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  • Writer's pictureFirenzeCapitalAdvisors

Third-party payment processors and recipients get extra year of relief

The IRS announced November 21 that it will extend for one additional year the transition relief from the enforcement of the more stringent information reporting requirements for third-party payment processors that were enacted in 2021.

The American Rescue Plan Act of 2021 (P.L. 117-2) reduced the dollar-threshold triggering the Form 1099-K reporting requirement from $20,000 to $600 and eliminated the 200-transaction threshold, effective for reporting for returns filed for calendar years after 2021. A number of lawmakers in both parties tried—without success—to include a provision delaying the implementation of the stricter reporting thresholds in the omnibus tax-and-spending legislation that Congress approved in December of 2022; however, the IRS late last year issued Notice 2023-10, in which it delayed enforcement of the new rules until after 2023.

Notice 2023-74

In its latest round of administrative relief, Notice 2023-74, the IRS indicated that it will treat calendar year 2023 as an additional transition period with respect to enforcing the new 1099-K reporting requirements. The agency explained in a November 21 news release issued in conjunction with the notice that its decision to further delay implementing the American Rescue Plan provision was based on “feedback from taxpayers, tax professionals, and payment processors” and its desire “to reduce taxpayer confusion.”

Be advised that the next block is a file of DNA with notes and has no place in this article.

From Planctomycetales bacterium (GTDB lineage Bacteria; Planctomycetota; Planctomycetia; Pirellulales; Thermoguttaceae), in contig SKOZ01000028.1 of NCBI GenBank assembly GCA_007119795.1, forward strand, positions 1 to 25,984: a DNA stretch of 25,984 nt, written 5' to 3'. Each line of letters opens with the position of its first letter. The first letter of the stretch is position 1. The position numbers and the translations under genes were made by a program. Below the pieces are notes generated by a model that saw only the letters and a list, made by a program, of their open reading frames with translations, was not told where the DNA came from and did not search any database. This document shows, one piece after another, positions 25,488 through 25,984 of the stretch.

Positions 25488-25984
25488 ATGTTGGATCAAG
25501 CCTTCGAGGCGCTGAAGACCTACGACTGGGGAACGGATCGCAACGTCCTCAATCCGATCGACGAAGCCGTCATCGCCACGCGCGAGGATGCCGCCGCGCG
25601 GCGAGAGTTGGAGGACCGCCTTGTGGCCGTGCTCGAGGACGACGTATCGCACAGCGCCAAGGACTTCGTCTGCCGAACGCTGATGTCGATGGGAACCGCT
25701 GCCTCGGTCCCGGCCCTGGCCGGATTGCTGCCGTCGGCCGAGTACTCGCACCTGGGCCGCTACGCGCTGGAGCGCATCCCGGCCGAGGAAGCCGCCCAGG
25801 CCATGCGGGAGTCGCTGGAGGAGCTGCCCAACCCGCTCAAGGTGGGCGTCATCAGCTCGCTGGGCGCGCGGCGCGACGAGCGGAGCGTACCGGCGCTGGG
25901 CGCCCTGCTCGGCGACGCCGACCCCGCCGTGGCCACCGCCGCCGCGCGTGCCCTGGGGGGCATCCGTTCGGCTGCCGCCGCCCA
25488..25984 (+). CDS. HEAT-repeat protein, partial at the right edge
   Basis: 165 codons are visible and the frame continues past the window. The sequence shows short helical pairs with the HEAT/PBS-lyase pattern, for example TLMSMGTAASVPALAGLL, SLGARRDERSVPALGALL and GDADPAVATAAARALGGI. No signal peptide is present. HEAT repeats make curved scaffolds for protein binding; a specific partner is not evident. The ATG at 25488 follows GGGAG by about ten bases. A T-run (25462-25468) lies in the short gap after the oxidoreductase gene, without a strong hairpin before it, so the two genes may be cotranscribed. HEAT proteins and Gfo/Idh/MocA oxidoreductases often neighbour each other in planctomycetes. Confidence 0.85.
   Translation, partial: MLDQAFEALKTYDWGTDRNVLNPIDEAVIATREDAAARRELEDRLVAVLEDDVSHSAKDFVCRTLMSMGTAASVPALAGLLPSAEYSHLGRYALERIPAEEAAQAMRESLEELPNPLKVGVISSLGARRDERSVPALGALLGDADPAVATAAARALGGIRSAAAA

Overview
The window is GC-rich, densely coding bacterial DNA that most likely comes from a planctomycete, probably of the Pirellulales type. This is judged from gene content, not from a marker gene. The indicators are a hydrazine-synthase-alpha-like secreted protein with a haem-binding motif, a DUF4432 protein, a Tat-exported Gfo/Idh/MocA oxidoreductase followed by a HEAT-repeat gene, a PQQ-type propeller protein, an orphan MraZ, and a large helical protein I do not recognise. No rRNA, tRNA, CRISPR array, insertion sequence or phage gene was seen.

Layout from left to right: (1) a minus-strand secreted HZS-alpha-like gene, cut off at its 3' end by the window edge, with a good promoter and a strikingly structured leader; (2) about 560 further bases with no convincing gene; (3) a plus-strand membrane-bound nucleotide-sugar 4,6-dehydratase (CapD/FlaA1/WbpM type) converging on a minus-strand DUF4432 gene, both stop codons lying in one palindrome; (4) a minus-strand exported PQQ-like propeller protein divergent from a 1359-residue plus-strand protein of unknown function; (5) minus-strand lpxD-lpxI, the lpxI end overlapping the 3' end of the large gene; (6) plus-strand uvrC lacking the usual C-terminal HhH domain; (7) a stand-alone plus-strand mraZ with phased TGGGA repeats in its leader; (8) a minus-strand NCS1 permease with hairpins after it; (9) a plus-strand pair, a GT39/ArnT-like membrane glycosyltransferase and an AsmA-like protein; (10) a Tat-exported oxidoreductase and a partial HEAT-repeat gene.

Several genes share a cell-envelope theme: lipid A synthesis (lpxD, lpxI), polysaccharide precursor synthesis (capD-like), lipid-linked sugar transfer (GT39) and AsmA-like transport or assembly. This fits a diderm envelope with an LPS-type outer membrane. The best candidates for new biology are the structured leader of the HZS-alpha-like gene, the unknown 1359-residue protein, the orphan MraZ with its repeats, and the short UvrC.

Phased-in dollar threshold possible for tax year 2024: The IRS also announced in that news release that it intends to phase-in the implementation of the stricter rules enacted in the American Rescue Plan by setting the dollar-threshold triggering the reporting requirement at $5,000 (instead of $600) for tax year 2024.

“We spent many months gathering feedback from third-party groups and others, and it became increasingly clear we need additional time to effectively implement the new reporting requirements,” IRS Commissioner Danny Werfel explained in the release. “Taking this phased-in approach is the right thing to do for the purposes of tax administration, and it prevents unnecessary confusion as we continue to look at changes to the Form 1040. It’s clear that an additional delay for tax year 2023 will avoid problems for taxpayers, tax professionals, and others in this area.”

In the release, the IRS requested comments from stakeholders on the planned $5,000 threshold for tax year 2024 and on “other elements of the reporting requirement, including how best to focus reporting on taxable transactions.”

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